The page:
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Republicans defy Reagan, Oppose Obama on 'Amnesty'

by: Joe Deshotel

Tue Jun 19, 2012 at 10:00 AM CDT

With the signing of the executive order supporting elements of the DREAM Act Obama changes US Immigration policy and sends Mitt Romney and the Republicans back to the drawingboard as they struggle to connect with hispanic voters. Republican Senator and VP shortlister Marco Rubio had been working to craft a bill of similar effect but has nixed plans to introduce the bill since Obama’s announcement. That left most Republicans criticizing the president's timing and motives while more hardline conservatives, most notably in Texas, chided it as ‘amnesty’.

What are Texas politicians saying? Find out below the jump. 




Mitt Romney did not outright oppose the measure but denounced the president’s unilateral action while failing to elaborate on his own plan or whether he would rescind the executive order should be become president. Romney said of the new policy, “It’s unfortunate that this sort of thing comes up four and half months before the election,”. What is really unfortunate for Romney is that so close to the election he has still not developed a comprehensive plan for Immigration. He does support the idea of fast tracking citizenship for graduates with advanced degrees in math and science but as Governor of Massachusetts he vetoed a bill granting in state tuition for undocumented individuals.

Back in Texas Governor Perry supported a similar initiative for in state tuition known as the Texas DREAM Act. Reaction to his defense of that position during a national debate produced one of the highlights of the presidential campaign. He said, “If you say that we should not educate children who have come into our state for no other reason than they have been brought there by no fault of their own, I don't think you have a heart.” The boos in response left no doubt that the Republican base did not agree. Keeping inline with rumors of another Presidential bid in 2016 (should Romney fail) the Governor’s position has seemed to evolved. His office released a statement calling the President’s plan an arbitrary granting of “amnesty to potentially millions of illegal immigrants.” But, in 1986, it was Republican President Ronald Reagan who did just that. Upon signing the Immigration Reform and Control Act Reagan gave amnesty to over 3 million undocumented individuals in the US. In support of the initiative the conservative icon said, "I believe in the idea of amnesty for those who have put down roots and lived here, even though sometime back they may have entered illegally,".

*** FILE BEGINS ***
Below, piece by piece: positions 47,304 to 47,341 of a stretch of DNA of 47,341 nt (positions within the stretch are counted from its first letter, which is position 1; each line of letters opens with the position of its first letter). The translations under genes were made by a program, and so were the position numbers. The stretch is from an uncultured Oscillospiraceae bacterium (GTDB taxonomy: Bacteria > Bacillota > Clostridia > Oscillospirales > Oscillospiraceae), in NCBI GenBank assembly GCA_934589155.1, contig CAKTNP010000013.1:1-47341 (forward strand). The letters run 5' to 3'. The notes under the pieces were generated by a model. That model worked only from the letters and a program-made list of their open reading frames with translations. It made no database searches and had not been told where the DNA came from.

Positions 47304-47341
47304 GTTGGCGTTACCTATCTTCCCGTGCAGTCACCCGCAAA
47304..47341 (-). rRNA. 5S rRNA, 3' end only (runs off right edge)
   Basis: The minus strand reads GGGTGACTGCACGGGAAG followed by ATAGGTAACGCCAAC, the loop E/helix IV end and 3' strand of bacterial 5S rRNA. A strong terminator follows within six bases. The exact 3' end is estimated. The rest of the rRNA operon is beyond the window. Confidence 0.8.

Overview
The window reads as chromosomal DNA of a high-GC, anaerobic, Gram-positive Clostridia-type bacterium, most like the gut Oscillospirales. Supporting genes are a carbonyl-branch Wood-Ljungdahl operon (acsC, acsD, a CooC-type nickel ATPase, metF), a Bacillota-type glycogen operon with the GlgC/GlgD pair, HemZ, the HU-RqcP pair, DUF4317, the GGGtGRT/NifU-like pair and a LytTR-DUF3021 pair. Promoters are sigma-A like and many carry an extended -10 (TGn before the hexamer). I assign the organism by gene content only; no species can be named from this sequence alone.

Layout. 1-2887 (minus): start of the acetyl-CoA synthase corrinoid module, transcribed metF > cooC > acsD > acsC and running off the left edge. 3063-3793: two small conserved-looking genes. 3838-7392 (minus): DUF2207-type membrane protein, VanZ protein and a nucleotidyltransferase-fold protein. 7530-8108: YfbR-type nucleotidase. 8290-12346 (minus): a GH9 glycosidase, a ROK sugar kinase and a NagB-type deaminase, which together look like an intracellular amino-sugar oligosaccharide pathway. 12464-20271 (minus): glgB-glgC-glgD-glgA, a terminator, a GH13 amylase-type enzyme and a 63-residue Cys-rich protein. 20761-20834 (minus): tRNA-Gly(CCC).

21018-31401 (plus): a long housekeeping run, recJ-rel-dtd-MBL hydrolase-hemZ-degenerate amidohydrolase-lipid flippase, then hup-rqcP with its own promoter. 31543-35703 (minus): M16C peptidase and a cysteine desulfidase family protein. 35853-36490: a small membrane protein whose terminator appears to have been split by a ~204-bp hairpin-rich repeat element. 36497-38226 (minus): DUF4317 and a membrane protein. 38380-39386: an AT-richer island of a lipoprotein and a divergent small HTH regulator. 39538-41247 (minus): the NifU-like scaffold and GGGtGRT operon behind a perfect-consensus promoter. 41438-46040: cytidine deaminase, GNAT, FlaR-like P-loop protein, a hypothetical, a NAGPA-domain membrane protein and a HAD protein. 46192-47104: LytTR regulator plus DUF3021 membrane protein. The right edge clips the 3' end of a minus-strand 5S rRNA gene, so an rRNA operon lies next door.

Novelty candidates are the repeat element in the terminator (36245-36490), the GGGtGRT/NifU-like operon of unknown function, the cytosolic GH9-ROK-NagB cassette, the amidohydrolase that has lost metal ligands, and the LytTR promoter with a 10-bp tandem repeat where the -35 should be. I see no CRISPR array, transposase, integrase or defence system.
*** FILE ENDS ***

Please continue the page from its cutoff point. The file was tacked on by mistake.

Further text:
Texas congressman Michael Burgess and Ted Poe were among the House Republican voices echoing dissent. They referred to the Administration’s latest move as showing, “no respect for the people's House,” and “Imperialist” respectively. Despite their rhetoric there is precedent for such action by a US president. It was Republican George H. W. Bush who signed executive order 12711 that gave similar privileges to Chinese students in the US after the Tiananmen Square protests in 1989. Burgess continued with anti-immigrant sentiment saying the new policy would “continue to block opportunities for American citizens trying to find employment,”. This has not only been proven false but conservative states tthat recently implemented tough immigration policies have experienced labor shortages and weakened economies. Not only have unemployed Americans not jumped at the jobs vacated by deported workers but the State of Georgia was forced to send prisoners to pick crops where farms were up to 40% undermanned.  

Everything that happens from now until November will have the general election in its calculus, so criticism that the Administration's move is politically motivated simply means the President caught Republicans off guard. The move does help draw a distinct contrast with Mitt Romney’s promotion of “self-deportation”, but its worth noting that election year politicking aside undocumented immigrants will not be casting ballots.  As the economy slowly recovers Obama is making a big bet that social issues will expose Republicans as so out of touch that voters give him a second term. The risky move goes against the conventional wisdom that November will be an economic referendum but the latest poll numbers give credence to the strategy. A Gallup poll released over the weekend showed that 2/3s of Americans thought that “immigration is a good thing” and another suggested that Latinos in Florida, Colorado,  Nevada, Virginia and Arizona are very enthusiastic about Obama’s new immigration policy.  With congressional approval near single digits opposition to popular changes even by executive decree could make Republicans seem more interested in hurting the president than helping the country. Forgotten it seems, are the compassionate conservative roots of the modern Republican party demonstrating just how far (to the right) the party has shifted.


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